It's not exactly breaking news that gun enthusiasts oppose stronger gun laws intended to curb domestic violence and save lives. The NRA is on record, after all, fighting to keep guns in the hands of domestic abusers. More recently, the gun lobby has been busy arguing that women need guns to defend themselves, with one of them going so far as to claim feminists support Stand Your Ground laws.
Survivors of domestic violence, on the other hand, are taking time during this awareness month to testify before Congress in support of stronger gun laws. ThinkProgress interviewed one of these survivors about her personal experience, which doesn't fit the NRA script of armed women naturally resulting in righteous self-defense and safety.
Shapiro says feminists support Stand Your Ground.— Tim Murphy (@timothypmurphy) October 29, 2013
I had no idea feminists were on record in monolithic support of Stand Your Ground laws. This I had to see. That was Ilya Shapiro of the Cato Institute, testifying at the Senate hearing on Stand Your Ground laws. The video doesn't want to embed here for some reason, but I did transcribe the relevant portion.
Among those harmed by the duty to retreat are domestic violence victims, who turn on their assailants. Feminists thus support Stand Your Ground, and point out that "you could have run away" may not work when faced with a stalker.Now, perhaps there are some feminists who offer that line of reasoning. There could be some who do explicitly support Stand Your Ground laws. But I don't see any credible evidence offered to support this notion from Shapiro, just a few premises with no example backing them up, much less any blanket support from feminists -- or victims of domestic violence.
As a counter-example, there is Christy Salters Martin, who was stabbed repeatedly, then shot by her husband, but she managed to survive his attack. Naturally he was given the mandatory minimum sentence, because he was old, or afraid of her, or because he never admitted what he'd done anyway, or what the hell, he's a prayerful domestic abuser.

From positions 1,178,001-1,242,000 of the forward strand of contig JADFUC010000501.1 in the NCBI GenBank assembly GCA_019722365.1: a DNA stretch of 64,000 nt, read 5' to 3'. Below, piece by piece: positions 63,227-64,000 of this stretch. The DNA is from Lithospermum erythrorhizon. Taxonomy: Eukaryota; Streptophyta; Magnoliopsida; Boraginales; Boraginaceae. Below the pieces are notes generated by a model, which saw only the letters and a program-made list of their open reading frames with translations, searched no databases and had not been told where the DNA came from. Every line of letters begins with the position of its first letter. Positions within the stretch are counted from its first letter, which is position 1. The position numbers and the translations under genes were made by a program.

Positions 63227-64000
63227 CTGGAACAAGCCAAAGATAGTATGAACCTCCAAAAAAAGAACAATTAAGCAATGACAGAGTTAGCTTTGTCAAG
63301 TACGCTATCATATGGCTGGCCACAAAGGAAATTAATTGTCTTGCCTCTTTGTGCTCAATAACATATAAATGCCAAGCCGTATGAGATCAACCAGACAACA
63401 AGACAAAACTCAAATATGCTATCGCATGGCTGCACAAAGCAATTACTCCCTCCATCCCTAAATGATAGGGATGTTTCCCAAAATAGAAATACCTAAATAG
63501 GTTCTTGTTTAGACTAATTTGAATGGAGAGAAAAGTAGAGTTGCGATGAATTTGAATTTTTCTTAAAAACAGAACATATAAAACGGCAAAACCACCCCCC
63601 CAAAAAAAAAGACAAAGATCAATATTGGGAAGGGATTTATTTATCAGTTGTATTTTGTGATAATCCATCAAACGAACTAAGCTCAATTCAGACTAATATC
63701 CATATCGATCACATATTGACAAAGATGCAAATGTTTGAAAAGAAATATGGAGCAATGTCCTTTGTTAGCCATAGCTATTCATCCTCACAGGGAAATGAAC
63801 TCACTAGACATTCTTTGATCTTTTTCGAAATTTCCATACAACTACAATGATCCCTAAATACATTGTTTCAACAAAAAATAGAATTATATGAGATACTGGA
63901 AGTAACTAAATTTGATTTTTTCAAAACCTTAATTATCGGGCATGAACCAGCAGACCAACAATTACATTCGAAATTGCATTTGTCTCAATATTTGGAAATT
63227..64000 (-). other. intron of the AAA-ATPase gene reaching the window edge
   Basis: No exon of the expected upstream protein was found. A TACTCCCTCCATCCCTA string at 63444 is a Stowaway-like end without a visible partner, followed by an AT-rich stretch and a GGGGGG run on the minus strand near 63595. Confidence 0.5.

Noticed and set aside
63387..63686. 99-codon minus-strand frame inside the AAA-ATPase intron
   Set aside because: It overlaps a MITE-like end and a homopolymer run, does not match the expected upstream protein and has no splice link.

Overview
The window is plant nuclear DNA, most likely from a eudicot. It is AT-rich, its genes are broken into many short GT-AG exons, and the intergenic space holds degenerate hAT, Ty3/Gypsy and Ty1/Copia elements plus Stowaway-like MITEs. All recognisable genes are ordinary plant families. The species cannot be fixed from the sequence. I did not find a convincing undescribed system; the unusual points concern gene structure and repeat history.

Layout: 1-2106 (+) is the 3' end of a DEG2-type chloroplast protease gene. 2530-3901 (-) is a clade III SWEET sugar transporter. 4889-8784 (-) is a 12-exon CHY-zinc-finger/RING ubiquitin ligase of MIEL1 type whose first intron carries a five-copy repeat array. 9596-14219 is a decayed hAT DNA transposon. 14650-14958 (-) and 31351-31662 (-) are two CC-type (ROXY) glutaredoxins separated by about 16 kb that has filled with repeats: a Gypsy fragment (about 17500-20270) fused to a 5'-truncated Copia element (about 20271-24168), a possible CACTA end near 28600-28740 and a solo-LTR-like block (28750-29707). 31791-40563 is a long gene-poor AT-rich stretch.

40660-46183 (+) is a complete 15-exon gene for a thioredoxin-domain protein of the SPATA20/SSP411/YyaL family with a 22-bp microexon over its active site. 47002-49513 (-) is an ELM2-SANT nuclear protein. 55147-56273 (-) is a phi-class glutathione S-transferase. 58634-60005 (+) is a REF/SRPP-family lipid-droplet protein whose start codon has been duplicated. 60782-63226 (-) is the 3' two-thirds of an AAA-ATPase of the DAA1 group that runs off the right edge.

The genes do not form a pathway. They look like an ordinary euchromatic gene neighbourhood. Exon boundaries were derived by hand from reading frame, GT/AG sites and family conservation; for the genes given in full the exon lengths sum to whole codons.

He suggested, rather, that her injuries were suffered in a struggle, and both he and his ex-wife were responsible: "We stabbed her," he said, later adding, "I didn't attack Christy."Guess that point-blank gunshot was just more struggling eh? Sure. I guess the judge was feeling merciful...toward the abuser.
He called his ex-wife his "hero" and told the judge, just before the sentence was handed down, "I came here with God in my heart, and I'll leave with God in my heart."
ThinkProgress mentions that while Christy had a gun -- they both did -- that didn't protect her like the gun lobby says it will.
“I was shot with my own gun. Just putting a weapon in the woman’s hand is not going to reduce the number of fatalities or gunshot victims that we have,” Christy pointed out. “Too many times, their male counterpart or spouse will be able to overpower them and take that gun away.”So, contrary to the gun lobby's argument about domestic violence victims and feminists needing more guns to make them safer, instead survivors like Christy are testifying in support of stronger background checks. And with good reason, as ThinkProgress reports fewer women are killed by their partners when background checks are required.
The evidence backs up Christy’s point. Abusers who have access to a gun are more than seven times more likely to kill their partners. By some estimations, the presence of a gun in domestic violence situations — no matter who technically owns it — increases the risk of homicide by 500 percent. In 2011, 44 percent of the women in this country who were killed with guns were murdered by a current or former intimate partner.
Thanks to current loopholes in federal law, some domestic abusers are still able to get their hands on guns. That’s what Christy and her fellow survivors want to change. They’re holding a press conference on Wednesday to urge Congress to pass stronger background check measures, saying that will help save women’s lives. Indeed, in states already require background checks for all gun sales, 38 percent fewer women are killed by intimate partners.